The other two rider contact points, the foot pegs and the drag-style handlebar, are positioned at ideal locations, making for a comfortable seating position. The mid-mount foot pegs take the stress from your lower back and, if need be, allow you to lift the weight off of your rear-end when crossing railroad tracks or other severe irregularities in otherwise smooth tarmac. The Bolt’s foot pegs are 248 mm (9.76 in.) farther back and a touch lower than that of the Yamaha V-Star 950, for example.

View from the saddle includes a 12-litre, teardrop fuel tank with chrome filler cap, minimal switchgear and a single, black-faced, round gauge. With ignition turned on, an LCD takes up the top portion of the gauge, with warning lights below. While I am fine with the absence of a tach, I did find the digital readout annoying. Unless the sun is behind you and shining on the gauge, the screen’s background is brownish-grey and the numbers are black, making it hard to read. If you’re wearing shades in the wrong light, forget it. In addition to the speed, the LCD also displays the odometer, dual trip meters and a clock. There isn’t a fuel gauge, but rather, a low fuel light.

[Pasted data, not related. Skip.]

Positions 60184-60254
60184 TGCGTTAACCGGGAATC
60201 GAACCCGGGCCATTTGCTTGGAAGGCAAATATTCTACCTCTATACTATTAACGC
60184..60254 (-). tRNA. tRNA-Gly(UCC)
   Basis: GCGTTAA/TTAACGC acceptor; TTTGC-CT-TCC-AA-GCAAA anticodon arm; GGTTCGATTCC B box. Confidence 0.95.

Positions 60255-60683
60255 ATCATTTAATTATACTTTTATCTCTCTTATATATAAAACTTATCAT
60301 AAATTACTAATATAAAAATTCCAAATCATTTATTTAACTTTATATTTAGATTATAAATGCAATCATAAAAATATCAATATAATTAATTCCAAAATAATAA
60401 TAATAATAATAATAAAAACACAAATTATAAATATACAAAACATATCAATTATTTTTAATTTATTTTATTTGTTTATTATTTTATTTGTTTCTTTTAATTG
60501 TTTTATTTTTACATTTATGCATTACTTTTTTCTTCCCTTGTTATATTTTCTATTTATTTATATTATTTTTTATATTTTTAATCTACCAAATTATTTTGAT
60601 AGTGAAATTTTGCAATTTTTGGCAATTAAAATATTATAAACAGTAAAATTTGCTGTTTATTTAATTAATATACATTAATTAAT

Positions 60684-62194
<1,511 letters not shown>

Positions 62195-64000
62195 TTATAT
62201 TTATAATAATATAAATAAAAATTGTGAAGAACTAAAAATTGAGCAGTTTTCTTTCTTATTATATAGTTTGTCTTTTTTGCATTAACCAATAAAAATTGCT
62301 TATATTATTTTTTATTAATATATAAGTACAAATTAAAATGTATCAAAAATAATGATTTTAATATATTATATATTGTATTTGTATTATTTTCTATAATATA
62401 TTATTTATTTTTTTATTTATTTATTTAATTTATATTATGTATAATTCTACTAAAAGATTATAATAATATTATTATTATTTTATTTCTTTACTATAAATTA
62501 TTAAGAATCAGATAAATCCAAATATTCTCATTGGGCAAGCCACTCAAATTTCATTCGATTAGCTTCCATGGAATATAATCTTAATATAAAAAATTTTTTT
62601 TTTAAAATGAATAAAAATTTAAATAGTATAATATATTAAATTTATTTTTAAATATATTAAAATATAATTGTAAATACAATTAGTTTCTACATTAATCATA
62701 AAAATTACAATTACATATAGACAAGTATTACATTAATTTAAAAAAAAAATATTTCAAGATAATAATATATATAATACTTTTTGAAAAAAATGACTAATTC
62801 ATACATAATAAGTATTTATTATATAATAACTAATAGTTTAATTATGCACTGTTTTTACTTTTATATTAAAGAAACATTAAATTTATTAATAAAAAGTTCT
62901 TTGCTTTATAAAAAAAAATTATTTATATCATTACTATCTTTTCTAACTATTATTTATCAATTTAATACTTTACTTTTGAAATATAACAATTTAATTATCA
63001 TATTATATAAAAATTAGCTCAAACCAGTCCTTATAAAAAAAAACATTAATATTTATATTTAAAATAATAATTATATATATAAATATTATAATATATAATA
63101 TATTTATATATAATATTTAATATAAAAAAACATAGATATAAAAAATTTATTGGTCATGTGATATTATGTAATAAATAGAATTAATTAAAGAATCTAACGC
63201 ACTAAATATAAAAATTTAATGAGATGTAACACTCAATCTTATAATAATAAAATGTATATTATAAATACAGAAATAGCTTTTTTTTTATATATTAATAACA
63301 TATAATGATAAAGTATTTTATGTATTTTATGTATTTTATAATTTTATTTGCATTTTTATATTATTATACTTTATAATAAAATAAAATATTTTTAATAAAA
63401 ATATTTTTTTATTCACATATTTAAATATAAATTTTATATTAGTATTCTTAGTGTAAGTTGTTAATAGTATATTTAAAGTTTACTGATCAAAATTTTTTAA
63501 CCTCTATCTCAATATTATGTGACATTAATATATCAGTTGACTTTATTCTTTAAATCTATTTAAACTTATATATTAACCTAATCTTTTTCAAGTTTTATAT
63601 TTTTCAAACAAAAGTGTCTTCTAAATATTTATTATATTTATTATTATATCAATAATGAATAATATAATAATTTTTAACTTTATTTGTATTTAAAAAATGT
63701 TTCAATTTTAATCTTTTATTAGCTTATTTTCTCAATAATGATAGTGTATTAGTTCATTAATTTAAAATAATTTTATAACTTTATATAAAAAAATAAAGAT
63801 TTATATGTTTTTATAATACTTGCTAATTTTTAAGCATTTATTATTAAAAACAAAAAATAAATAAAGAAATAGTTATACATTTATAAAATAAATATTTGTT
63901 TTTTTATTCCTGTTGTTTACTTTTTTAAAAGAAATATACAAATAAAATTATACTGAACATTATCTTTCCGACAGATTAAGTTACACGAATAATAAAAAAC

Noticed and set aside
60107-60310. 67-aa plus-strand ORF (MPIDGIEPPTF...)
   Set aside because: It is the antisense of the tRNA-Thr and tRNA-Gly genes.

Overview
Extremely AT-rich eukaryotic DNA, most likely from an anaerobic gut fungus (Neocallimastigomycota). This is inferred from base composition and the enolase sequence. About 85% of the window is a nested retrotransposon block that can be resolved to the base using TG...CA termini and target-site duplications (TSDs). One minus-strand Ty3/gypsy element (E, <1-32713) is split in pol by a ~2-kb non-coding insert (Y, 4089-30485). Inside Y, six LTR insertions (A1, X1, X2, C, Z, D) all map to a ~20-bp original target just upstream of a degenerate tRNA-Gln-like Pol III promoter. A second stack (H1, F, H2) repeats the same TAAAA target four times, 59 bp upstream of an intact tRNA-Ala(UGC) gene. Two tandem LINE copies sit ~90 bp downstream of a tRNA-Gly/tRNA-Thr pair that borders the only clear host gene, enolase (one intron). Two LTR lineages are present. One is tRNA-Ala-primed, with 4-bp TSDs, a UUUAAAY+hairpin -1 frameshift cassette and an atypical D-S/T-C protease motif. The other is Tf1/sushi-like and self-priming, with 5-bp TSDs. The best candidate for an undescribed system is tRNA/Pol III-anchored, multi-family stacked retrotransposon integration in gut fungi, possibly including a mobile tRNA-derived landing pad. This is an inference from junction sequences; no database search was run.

One thing you won’t see from the saddle is the ignition switch. It is tucked away in front of the gas tank, making you stand up and peer over the tank to find the keyhole. You might get used to it with practice, but it’s a little bothersome at first. The steering lock uses the same key and is just ahead of the ignition lock on the steering neck.
I mentioned earlier that the switchgear is minimal, although it does have two additional buttons on the right-hand side – select and reset buttons – so changing screen functions can be done without taking your hand off the grip. Also a nice touch, but rare on a bike of this ilk, are self-cancelling turn signals.